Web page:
Three East African countries have joined forces to implement a World Bank-funded financial project that aims to connect regional stock markets electronically. This means they can operate as a single market with a view of reducing the cost and time of trading in shares of companies listed on markets across the borders.
Uganda, Rwanda and Tanzania are set to start trading as a single market before the end of this year (2020) after interconnecting their trading systems and hooking to the EAC Capital Markets Infrastructure (CMI) Information Technology platform.
Investors in the three countries will buy and sell shares of companies listed in any of the countries without going through different stockbrokers.
Currently, Ugandan stockbrokers take the largest share of stock trading commission at 3.28 per cent of the value of the transactions, not only within East Africa but in the entire African continent.
In Rwanda and Tanzania brokerage commission on equity trading are regulated at 1.5 per cent while in Kenya the applicable commission is limited to Ksh100 (1$) for odd lot transactions up to Ksh3,000 ($30) and 1.8 per cent for odd lot transactions in excess of $30.
The East Africa Securities Exchange Association (EASEA) said the project that has dragged for more than five years largely due to payment dispute with the software provider and lack of integration between CMI software and the trading systems of the participating states — Uganda, Tanzania and Rwanda — will remove obstacles on stock trading in regional markets, spur activities and boost liquidity in underperforming markets once operational.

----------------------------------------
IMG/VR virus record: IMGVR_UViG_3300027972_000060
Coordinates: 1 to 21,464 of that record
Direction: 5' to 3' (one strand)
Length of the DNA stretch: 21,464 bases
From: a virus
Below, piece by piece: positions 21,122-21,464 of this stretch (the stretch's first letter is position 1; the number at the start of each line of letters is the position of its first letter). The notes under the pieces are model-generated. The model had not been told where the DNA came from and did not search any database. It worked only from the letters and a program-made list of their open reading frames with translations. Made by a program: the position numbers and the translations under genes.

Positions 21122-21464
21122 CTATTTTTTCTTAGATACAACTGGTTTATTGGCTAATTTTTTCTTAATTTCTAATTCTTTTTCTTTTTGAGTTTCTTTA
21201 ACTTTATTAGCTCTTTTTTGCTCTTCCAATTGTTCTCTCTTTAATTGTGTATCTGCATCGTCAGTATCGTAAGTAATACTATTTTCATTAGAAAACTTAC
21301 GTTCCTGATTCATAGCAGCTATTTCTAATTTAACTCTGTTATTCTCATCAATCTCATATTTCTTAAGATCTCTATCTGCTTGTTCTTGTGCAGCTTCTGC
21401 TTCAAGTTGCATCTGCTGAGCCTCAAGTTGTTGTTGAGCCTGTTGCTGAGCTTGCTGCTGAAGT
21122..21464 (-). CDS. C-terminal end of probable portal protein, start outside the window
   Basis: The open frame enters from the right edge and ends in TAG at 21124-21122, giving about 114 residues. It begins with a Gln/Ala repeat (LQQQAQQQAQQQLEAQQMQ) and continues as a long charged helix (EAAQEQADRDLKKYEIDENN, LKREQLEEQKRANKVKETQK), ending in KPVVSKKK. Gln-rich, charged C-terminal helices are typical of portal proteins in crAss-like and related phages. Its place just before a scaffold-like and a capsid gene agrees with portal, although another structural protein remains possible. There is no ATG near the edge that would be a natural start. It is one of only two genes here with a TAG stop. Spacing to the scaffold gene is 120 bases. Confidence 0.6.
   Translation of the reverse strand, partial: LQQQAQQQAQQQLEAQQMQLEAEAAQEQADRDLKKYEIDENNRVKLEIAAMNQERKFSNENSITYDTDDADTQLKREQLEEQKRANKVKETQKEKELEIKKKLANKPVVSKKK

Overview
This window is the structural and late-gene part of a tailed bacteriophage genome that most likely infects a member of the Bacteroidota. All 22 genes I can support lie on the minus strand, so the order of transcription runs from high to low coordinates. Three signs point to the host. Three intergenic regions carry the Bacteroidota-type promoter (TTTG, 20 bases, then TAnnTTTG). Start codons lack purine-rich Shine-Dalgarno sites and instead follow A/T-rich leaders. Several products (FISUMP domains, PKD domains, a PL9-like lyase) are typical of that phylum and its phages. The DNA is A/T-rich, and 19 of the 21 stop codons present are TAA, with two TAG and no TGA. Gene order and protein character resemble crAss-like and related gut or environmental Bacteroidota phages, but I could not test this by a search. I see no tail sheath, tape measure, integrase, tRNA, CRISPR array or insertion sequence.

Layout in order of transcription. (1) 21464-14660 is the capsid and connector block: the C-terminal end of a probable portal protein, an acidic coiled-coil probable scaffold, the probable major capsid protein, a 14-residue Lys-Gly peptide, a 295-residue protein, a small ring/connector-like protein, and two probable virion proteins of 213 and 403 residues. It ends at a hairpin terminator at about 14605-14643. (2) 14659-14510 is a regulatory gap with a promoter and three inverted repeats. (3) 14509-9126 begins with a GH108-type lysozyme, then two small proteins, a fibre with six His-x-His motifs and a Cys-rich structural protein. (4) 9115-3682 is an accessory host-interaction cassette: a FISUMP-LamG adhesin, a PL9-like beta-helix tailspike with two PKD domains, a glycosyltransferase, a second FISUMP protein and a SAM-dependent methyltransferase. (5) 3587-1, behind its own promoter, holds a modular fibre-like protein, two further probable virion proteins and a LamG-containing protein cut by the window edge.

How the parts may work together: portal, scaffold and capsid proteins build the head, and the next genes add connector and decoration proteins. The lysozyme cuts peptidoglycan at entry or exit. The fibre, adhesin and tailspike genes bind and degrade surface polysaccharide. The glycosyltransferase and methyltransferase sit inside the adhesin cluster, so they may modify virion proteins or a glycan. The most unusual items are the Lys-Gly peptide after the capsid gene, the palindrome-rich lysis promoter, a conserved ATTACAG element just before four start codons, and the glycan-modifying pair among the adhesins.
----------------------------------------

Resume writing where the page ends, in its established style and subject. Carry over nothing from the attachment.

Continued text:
“We are doing the final testing on our system for the CMI project. We are ready psychologically and technically we are working on those technicalities that are remaining. On the other hand Tanzania and Uganda are technically ready,” Celestin Rwabukumba, the association’s chairman and Rwanda Stock Exchange CEO told The EastAfrican.
“Everything should be ready by the end of this month and then we agree on the time of the launch because 95 per cent of the work has been done. The launch cannot go beyond December because we cannot afford to go beyond that time,” he added.
Pakistan-based InfoTech Private Ltd had been contracted to provide the software connecting the trading platforms of the Uganda Securities Exchange, Dar es Salaam Securities Exchange and Rwanda Stock Exchange to enable them to run as a single market in real time.
Kenya, which runs the largest stock market in the region in terms […]